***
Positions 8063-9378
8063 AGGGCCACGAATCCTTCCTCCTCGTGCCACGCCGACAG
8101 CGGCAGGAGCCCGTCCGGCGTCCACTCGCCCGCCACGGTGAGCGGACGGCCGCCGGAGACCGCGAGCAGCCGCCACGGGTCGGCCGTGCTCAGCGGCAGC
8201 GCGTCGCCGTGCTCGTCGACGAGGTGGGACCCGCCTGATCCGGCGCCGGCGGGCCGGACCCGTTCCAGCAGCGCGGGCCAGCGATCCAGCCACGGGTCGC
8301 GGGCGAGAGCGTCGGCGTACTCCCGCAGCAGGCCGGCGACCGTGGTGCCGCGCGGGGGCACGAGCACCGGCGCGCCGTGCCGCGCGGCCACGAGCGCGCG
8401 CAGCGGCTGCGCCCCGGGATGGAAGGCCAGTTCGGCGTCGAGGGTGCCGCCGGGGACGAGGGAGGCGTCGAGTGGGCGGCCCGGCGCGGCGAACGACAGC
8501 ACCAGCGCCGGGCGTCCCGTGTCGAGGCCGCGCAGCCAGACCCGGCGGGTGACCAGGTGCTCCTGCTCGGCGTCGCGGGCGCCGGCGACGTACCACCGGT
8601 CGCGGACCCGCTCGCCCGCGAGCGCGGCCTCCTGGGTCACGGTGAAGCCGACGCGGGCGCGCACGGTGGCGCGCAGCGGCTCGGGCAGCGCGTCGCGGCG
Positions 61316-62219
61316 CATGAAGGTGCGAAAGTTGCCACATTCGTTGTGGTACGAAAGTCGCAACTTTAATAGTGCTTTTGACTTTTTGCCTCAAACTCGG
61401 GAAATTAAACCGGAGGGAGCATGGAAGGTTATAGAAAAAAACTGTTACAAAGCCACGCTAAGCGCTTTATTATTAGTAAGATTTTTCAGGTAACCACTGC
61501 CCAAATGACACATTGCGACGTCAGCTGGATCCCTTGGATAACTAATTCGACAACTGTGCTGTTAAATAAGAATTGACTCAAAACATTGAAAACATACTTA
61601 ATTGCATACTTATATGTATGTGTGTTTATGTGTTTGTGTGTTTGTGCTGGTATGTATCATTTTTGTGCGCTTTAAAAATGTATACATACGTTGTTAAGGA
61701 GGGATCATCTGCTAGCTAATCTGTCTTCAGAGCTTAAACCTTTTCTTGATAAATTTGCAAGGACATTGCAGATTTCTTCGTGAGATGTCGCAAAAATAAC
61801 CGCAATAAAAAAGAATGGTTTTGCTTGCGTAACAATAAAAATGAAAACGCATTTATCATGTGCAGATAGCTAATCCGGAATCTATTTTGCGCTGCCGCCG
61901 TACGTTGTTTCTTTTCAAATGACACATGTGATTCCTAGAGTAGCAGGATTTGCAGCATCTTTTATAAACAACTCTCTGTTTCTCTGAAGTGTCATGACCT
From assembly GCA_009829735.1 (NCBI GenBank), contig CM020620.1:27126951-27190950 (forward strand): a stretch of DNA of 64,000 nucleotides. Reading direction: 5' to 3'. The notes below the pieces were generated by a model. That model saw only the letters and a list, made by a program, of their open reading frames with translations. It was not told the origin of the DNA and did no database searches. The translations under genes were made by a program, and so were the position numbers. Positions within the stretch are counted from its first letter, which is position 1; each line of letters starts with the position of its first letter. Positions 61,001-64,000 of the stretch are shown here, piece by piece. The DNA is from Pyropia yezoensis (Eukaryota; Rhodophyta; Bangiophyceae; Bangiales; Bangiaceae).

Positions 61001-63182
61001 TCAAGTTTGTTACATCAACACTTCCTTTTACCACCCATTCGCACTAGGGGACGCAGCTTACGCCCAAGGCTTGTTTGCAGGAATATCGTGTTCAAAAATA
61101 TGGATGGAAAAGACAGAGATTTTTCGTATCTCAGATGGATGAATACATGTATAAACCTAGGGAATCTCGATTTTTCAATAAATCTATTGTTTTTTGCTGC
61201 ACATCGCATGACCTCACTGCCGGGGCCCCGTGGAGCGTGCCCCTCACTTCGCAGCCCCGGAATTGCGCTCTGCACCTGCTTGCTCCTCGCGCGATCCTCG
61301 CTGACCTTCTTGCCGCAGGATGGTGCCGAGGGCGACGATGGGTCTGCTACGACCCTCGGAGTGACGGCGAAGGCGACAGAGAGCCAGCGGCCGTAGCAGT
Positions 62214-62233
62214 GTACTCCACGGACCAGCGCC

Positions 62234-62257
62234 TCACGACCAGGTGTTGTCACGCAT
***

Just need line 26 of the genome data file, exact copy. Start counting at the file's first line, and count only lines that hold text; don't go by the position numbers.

62234 TCACGACCAGGTGTTGTCACGCAT